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Photo: Marc Brenner Review
No one can exactly blame Forest Whitaker for signing on to the latest Broadway revival of Eugene O’ Neill’s “Hughie,” now at the Booth Theater. First, the Oscar-winning thespian is making history by being the first African-American to handle the role of Erie Smith, a loquacious down-on-his-luck gambler in 1928. And two of his Broadway predecessors (Jason Robards and Ben Gazzara) earned Tony Award nominations, theoretically giving Whitaker a shot at adding another statuette to his over-crowded mantle.

But the question remains: Is this any way to treat your loyal fans? Yes, I know O’Neill’s short play has his admirers, but I’ve always been firmly in the other camp. The 55 minutes or so of this virtual monologue can seem as long as the author’s epic “The Iceman Cometh.” (Erie does most of the talking, while hotel clerk Charlie – here played with customary expertise by Tony winner Frank Wood – mostly stares in the distance.)

Erie’s reminiscences about his nights spent gabbing to Charlie’s predecessor, Hughie, many of them tall tales where he elevated his status in New York’s gambling world, aren’t all that interesting; neither are his observations about Hughie’s marriage or the former state of the hotel where the play takes place (here designed to a fare-thee-well by Christopher Oram). What O’Neill wants us to appreciate – and even spells out – is just how lonely Hughie is behind his bonhomie. He’s talking to stave off his inevitable solo climb upstairs (figuratively and literally), but why are we listening?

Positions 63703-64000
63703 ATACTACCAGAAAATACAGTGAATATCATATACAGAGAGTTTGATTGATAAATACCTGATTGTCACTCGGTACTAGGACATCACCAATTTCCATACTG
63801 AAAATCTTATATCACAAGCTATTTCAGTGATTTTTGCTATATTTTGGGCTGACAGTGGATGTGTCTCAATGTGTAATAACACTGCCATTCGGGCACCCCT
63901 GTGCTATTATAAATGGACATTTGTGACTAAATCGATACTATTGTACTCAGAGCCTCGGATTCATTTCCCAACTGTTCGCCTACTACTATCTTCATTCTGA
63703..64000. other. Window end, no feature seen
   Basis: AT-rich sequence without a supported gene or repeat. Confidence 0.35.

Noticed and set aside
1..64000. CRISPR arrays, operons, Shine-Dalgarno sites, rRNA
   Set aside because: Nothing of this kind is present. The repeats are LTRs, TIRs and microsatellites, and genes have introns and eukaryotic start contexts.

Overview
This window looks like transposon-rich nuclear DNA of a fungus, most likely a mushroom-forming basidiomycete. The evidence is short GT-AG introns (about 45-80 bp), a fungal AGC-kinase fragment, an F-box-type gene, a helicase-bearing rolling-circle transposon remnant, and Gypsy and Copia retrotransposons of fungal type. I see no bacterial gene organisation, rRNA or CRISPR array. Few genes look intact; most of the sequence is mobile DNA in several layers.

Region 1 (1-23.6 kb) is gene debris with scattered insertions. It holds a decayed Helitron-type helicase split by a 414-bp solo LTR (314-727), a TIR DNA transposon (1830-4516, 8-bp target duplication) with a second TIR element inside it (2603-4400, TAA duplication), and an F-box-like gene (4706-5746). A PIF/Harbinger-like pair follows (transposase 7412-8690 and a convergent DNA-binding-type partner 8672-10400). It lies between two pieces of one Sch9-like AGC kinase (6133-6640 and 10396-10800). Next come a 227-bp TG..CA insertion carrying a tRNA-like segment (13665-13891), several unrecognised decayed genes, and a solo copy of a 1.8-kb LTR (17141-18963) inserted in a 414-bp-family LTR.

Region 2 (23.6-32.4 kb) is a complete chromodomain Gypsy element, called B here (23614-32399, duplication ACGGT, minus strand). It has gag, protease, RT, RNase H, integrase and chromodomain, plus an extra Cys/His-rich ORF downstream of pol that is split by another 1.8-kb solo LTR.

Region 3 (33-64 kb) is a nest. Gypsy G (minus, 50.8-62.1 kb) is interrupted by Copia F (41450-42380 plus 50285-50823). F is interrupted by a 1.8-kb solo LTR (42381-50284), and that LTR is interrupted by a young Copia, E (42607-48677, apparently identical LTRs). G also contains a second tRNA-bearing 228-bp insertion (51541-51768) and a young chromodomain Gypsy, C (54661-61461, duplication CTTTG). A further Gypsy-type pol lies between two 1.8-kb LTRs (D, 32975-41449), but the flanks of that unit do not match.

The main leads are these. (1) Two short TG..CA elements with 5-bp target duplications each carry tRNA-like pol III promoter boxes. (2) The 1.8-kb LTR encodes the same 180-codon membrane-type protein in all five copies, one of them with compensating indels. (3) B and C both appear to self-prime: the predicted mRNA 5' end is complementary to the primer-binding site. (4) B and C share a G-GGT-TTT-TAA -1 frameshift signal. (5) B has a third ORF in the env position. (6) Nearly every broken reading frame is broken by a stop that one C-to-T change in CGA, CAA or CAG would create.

To his credit, Whitaker, making his stage debut under the guidance of director Michael Grandage, manages to capture Erie’s good-time exterior and his gift of gab; there’s enough charisma in the actor’s persona that you kind of wonder why he hasn’t been more successful in life. But that well of loneliness behind the bravado, the deep-down despair that Erie barely hides, isn’t really present in Whitaker’s performance. It creeps in for a moment (just as the sunlight does at play’s end), but it’s far too fleeting to make us feel much for Erie.

In the end, by the sheer brevity of the play, its repetitive nature, and Whitaker’s semi-successful star turn, I believe we’ve all been shortchanged.
By Brian Scott Lipton

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Forest Whitaker, Frank Wood

Open/Close Dates
Opening 2/25/2016
Closing 3/27/2016

Preview Open/ Preview Close Dates
Preview Opening 2/8/2016
Closing Open-ended

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Theatre Info
Booth Theatre
222 West 45th Street
New York, NY 10036